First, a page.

Christopher Timothy & Robert Hardy
The series was not without controversy, especially Christopher Timothy's
Carol Drinkwater & Christopher Timothy
in All Creatures Great and Small
Timothy's affair with his on-screen wife Carol Drinkwater, at the time
Christopher has great admiration for Wight's books, and indeed became a close friend of the author until his death in 1995. Today, Wight's vets practice at 23 Kirkgate in Thirsk is now the James Herriot museum.
time when his own marriage was breaking down. The affair led to the actress being replaced by Linda Bellingham for some of the later episodes.
All Creatures Great and Small dvd
In 1993, Christopher Timothy and AlfW
James Herriot's Yorkshire dvd
Blue plaque at the Herriot museum in Thirsk
Alf Wight wrote the documentary James Herriot's Yorkshire which shows off the breathtaking scenery of the Yorkshire Dales, Robin Hood's Bay and the towns of Thirsk, York&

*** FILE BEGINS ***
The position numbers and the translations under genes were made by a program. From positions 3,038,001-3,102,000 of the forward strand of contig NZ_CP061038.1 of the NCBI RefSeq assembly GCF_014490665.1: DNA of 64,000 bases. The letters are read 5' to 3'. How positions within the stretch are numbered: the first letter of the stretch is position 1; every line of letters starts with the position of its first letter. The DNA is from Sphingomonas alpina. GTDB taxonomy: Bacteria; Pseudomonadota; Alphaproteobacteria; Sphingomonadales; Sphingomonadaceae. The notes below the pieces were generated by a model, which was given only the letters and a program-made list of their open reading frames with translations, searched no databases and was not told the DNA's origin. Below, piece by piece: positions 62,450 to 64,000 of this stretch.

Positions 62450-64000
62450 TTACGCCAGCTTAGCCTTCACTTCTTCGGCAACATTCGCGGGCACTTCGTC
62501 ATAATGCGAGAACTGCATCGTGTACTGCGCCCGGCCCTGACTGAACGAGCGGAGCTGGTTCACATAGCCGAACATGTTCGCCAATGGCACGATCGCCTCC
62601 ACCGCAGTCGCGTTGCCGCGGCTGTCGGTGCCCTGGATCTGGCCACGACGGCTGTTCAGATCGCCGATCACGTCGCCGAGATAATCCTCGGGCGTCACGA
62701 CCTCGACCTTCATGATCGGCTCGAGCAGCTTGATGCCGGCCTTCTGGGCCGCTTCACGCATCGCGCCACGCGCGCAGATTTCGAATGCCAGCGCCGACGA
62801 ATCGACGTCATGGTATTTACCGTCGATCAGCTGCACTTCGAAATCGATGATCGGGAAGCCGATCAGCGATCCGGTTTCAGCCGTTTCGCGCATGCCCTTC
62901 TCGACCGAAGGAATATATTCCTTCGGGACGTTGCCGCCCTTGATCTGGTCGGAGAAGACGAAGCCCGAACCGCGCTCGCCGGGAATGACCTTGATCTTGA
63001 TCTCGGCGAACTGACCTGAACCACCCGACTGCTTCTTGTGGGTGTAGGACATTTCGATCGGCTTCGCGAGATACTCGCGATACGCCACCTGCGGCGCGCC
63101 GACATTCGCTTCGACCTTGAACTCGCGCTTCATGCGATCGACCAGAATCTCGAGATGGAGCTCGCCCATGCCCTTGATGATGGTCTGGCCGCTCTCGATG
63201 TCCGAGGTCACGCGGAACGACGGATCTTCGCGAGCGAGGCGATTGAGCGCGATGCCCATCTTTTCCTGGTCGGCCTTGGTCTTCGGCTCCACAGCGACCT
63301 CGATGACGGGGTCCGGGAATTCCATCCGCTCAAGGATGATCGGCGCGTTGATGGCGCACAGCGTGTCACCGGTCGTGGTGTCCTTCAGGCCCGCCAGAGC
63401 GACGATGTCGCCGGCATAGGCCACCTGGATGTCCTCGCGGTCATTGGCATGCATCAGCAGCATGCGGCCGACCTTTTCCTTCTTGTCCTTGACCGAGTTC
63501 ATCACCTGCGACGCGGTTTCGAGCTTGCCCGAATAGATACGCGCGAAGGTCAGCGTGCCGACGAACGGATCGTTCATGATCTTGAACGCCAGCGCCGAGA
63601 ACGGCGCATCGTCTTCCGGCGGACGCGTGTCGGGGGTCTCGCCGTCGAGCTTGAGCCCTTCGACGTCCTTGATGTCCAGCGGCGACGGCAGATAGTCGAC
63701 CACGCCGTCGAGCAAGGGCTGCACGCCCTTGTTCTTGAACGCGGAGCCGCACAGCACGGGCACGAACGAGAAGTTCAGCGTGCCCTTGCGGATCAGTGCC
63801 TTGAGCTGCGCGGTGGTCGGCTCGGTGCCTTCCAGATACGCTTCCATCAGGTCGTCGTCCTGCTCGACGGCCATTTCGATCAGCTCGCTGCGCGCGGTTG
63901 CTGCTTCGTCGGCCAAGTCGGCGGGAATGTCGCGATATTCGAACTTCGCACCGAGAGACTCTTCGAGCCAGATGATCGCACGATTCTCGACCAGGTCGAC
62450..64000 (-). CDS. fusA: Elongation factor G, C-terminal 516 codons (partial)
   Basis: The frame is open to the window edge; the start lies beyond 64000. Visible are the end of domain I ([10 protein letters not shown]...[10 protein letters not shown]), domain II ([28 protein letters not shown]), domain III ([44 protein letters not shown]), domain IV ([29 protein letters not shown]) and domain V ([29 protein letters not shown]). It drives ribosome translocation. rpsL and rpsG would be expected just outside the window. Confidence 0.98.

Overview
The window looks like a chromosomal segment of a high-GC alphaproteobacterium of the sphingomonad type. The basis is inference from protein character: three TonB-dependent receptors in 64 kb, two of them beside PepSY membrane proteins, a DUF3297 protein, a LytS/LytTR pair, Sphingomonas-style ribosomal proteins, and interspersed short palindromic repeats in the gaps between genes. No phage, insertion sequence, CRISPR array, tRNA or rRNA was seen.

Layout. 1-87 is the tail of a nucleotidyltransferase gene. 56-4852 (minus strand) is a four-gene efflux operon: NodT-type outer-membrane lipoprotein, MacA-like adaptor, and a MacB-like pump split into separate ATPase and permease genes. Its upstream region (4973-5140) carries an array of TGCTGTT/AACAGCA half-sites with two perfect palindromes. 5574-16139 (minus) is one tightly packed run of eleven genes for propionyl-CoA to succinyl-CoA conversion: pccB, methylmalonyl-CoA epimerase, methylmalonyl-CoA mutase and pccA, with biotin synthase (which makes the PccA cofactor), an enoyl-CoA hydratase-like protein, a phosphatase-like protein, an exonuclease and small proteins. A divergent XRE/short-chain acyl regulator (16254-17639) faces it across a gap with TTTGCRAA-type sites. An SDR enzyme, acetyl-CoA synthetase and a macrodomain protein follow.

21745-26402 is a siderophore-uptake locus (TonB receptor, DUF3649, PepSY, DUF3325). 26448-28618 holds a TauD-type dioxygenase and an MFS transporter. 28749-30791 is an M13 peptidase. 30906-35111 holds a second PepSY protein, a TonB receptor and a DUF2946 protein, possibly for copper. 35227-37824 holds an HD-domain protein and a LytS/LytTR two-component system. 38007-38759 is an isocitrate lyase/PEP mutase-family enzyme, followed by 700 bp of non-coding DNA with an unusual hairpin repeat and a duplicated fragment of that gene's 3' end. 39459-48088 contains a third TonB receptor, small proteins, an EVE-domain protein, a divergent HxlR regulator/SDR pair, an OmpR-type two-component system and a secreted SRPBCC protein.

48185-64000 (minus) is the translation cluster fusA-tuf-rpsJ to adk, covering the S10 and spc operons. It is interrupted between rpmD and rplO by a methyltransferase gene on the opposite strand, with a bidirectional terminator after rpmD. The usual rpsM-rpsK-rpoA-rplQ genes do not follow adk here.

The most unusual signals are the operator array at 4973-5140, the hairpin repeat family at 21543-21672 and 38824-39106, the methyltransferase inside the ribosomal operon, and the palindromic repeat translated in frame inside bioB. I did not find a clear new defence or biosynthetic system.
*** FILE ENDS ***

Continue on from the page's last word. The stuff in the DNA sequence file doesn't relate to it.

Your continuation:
In 2000, Christopher Timothy appeared as Dr Brendan 'Mac' McGuire on a new daytime medical series called Doctors. 'Mac' was the head partner at a general practice in Letherbridge, and remained part of this long-running series for 970 episodes until 2006, when he resigned, and left to live in Dublin. Asked how difficult is it to change from doing Doctors with a new script every week, to performing a play with the same lines to say every night, Christopher says, “Of course there is a difference! Working in something like Doctors you learn your lines, you say the scene and then forget them because you then have to remember another scene, and another
York & Harrogate. The dvd cover shows Christopher and Alf in the garden of what is now the James Herriot Museum.
Christopher Timothy as Dr Brendan
'Mac' McGuire in Doctors
another scene. Doctors is pretty fast, so actually absorbing stuff and holding and retaining it fordays
for days on end just doesn’t happen - there’s only so much the mind can contain. The theatre is where I was trained, that’s my job - it’s not difficult - no more difficult now than it was when I was younger. Learning lines is the difficult part of it - that’s the real hard work - but
As Barry Winter in an episode of Lewis
Away from his work for TV, Christopher Timothy has continued
- but I just love what I do.”